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Blair set to announce resignation for next year: reports
Cat : Miscellaneous
Date : 2006-09-07 11:32:55                      Reader : 289

Blair supported Bush by a big lie of WMD in Iraq. Blair was not ashamed to present an Iraqi student thesis as proof to Lords Council. Blair insulted Great Britain by adopting Bush policy in Lebanon. Blair went too far by calling for sympathy with Nazi Israel deeds against civilians in Lebanon !!

Blair will insult again Great Britain by visiting Israel on 9/11 this month to approve its Nazi atrocities against Palestinians !!
Blair denies kidnapping of one Israeli soldier but keeps his month shut when Israel kidnapped Ministers, Parliament Members , women in hundreds, and teen agers below 18!!
Blair transformed GB to Small Britain if not a US state !!

Associated France Press (AFP) 7/9/2006

Blair set to announce resignation for next year: reports


by Michael Thurston
LONDON (AFP) - Britain's Prime Minister Tony Blair will confirm on Thursday that he will step down in a year, media reported, amid a growing rebellion as a junior minister and seven official aides resigned, demanding he stand down urgently.

The flurry of departures came amid a new surge in speculation about Blair's future following a newspaper report that he will resign next July, as well as continuing grim poll showings for his ruling Labour Party.

Since then, reports have emerged from the BBC and Britain's domestic Press Association (PA) that Blair will make his intention to resign in a year public on Thursday, confirming comments from key allies.

The prime minister is due to visit a school in London with the Education Secretary Alan Johnson, and PA reported that Blair would use a pre-planned photo opportunity with Johnson to outline his plans.

Blair reportedly feels he has to give clarity to his governing Labour Party and the country over his intentions, PA said, citing senior sources in Downing Street.

Tom Watson, a junior defence minister, was one of 17 Labour lawmakers who signed a letter to Blair this week, saying it was not "in the interest of either the party or the country" for the prime minister to stay in office.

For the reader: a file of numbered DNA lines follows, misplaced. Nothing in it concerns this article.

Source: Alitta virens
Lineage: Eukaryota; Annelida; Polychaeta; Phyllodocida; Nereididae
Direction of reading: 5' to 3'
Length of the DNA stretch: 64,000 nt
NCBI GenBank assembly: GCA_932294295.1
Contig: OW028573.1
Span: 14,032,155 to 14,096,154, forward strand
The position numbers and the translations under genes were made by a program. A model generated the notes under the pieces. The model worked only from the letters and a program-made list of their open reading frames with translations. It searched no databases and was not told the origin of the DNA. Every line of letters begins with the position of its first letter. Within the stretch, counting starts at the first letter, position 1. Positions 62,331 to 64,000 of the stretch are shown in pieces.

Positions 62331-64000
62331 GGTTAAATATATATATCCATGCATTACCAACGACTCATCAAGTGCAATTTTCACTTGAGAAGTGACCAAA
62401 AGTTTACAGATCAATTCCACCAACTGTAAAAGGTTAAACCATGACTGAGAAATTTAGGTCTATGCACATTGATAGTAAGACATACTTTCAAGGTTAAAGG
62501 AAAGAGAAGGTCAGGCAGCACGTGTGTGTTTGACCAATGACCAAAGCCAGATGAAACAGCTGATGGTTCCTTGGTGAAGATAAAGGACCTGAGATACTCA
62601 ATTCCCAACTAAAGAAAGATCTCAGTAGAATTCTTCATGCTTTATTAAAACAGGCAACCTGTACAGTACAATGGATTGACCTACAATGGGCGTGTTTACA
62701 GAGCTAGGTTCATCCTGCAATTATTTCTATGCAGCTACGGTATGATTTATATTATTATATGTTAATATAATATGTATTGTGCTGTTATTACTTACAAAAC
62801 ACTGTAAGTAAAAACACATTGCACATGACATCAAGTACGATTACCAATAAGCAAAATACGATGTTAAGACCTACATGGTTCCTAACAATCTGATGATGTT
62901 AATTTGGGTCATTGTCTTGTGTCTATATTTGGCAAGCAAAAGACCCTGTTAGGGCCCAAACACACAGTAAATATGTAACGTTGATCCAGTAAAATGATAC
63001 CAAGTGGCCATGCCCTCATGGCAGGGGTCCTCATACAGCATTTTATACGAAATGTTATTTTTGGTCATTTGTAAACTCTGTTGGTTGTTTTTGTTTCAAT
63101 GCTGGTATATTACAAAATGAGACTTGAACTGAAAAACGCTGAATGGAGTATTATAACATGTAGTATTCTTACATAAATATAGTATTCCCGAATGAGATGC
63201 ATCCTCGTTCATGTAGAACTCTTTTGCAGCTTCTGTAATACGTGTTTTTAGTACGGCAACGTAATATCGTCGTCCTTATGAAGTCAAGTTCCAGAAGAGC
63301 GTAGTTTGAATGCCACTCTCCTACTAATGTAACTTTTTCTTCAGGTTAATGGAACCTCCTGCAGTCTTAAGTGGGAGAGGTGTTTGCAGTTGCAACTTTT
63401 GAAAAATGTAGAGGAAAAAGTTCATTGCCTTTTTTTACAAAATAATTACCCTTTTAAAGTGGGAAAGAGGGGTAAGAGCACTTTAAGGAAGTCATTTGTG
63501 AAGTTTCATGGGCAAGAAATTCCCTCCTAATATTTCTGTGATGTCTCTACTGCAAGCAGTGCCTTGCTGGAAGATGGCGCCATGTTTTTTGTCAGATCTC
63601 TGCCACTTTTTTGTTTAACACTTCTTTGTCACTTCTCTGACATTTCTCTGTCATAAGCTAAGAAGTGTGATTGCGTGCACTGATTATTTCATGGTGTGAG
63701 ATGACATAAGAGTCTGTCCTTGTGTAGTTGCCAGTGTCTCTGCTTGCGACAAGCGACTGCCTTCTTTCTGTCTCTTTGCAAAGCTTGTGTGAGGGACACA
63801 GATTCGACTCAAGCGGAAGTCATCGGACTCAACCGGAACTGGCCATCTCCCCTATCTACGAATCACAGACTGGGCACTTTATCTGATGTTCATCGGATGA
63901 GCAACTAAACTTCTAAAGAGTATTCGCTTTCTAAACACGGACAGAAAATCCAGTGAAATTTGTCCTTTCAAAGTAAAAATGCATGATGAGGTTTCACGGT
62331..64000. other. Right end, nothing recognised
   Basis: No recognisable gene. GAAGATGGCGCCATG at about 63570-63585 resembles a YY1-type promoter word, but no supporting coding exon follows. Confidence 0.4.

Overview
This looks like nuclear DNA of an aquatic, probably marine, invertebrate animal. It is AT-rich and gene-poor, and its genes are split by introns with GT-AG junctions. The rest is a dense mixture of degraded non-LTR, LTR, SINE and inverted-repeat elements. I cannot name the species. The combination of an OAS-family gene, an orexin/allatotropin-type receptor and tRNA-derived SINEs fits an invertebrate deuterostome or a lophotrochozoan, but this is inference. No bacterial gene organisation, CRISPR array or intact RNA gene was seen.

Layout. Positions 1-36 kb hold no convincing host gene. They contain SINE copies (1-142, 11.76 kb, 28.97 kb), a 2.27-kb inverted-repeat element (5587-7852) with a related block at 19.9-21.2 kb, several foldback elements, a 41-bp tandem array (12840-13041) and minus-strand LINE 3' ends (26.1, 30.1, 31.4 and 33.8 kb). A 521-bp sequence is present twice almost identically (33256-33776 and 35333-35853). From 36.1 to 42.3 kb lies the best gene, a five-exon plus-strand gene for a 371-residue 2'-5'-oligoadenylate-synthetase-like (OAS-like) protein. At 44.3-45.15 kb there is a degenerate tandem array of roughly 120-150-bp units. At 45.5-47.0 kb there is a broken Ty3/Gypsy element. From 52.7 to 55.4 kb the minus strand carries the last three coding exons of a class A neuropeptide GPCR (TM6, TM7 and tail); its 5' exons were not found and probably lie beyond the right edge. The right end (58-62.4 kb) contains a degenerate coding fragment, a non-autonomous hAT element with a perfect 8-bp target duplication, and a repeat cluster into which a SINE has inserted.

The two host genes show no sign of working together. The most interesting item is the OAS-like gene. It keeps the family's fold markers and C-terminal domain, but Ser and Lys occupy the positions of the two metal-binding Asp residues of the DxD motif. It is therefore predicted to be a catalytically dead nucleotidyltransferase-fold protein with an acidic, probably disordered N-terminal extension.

"I share the view of the overwhelming majority of the party and the country that the only way the party and government can renew itself in office is urgently to renew its leadership," he wrote.

Within hours six parliamentary private secretaries (PPSs) -- members of parliament who act as unpaid ministerial aides, on the lowest rung of the government ladder -- also announced they were quitting in protest at the current limbo.

The new developments -- for some recalling the way Margaret Thatcher was brought down by her Conservative Party in 1990 -- came hours after The Sun newspaper reported that Blair plans to stand down as premier in July.

The paper said he would resign as leader of the Labour Party on May 31, triggering an eight-week internal party election that his long-serving finance minister Gordon Brown is likely to win, seeing Blair leave office as prime minister on July 26.

The report came a day after the publication of a leaked memo detailing an "exit strategy" for the 53-year-old British leader, who would mark 10 years in office next May.

In Britain, governing political parties can replace their leader without referring the matter to the country in an election. This happened when John Major replaced Margaret Thatcher as Conservative prime minister in 1990.

Blair's office refused to comment on the front-page report by The Sun, whose backing of Blair was widely seen as instrumental in his landslide 1997 general election victory.

Blair, in a letter to Watson, warned that disunity could only harm Labour, which spent 18 years in opposition prior to 1997.

"To put all this at risk in this way is simply not a sensible, mature or intelligent way of conducting ourselves if we want to remain a governing party," he said.

Other newspapers meanwhile said that Labour MPs want Blair to confirm remarks from his environment secretary, David Miliband, on Tuesday that the "conventional wisdom" was that he can be expected to stand down in 12 months.

The Guardian daily reported that Gordon Brown, the Chancellor of the Exchequer, has demanded the prime minister set a timetable for his resignation and make it public.

The issue of when Blair will go has dogged his leadership for nearly two years. In 2004 he said he would not stand for a fourth consecutive term of office but did not say when he would hand over power.

The next general election is due in 2010 at the latest.

Critics argue that Blair's announcement has weakened his grip on power, with speculation overshadowing his attempts to push through public service reforms and other policy aims.

Conservative leader David Cameron -- whose arrival as party head has boosted the Tories into the lead with some 40 percent support in recent polls, said Blair's government was in "meltdown" and slammed the premier as a "lame duck".

Liberal Democrat leader Sir Menzies Campbell said: "This is no longer a matter of the convenience of the Labour Party and the ambitions of its senior members."

"The Labour Party has created this situation and has the responsibility to solve it. Mr Blair should either resign or state a date," he continued.

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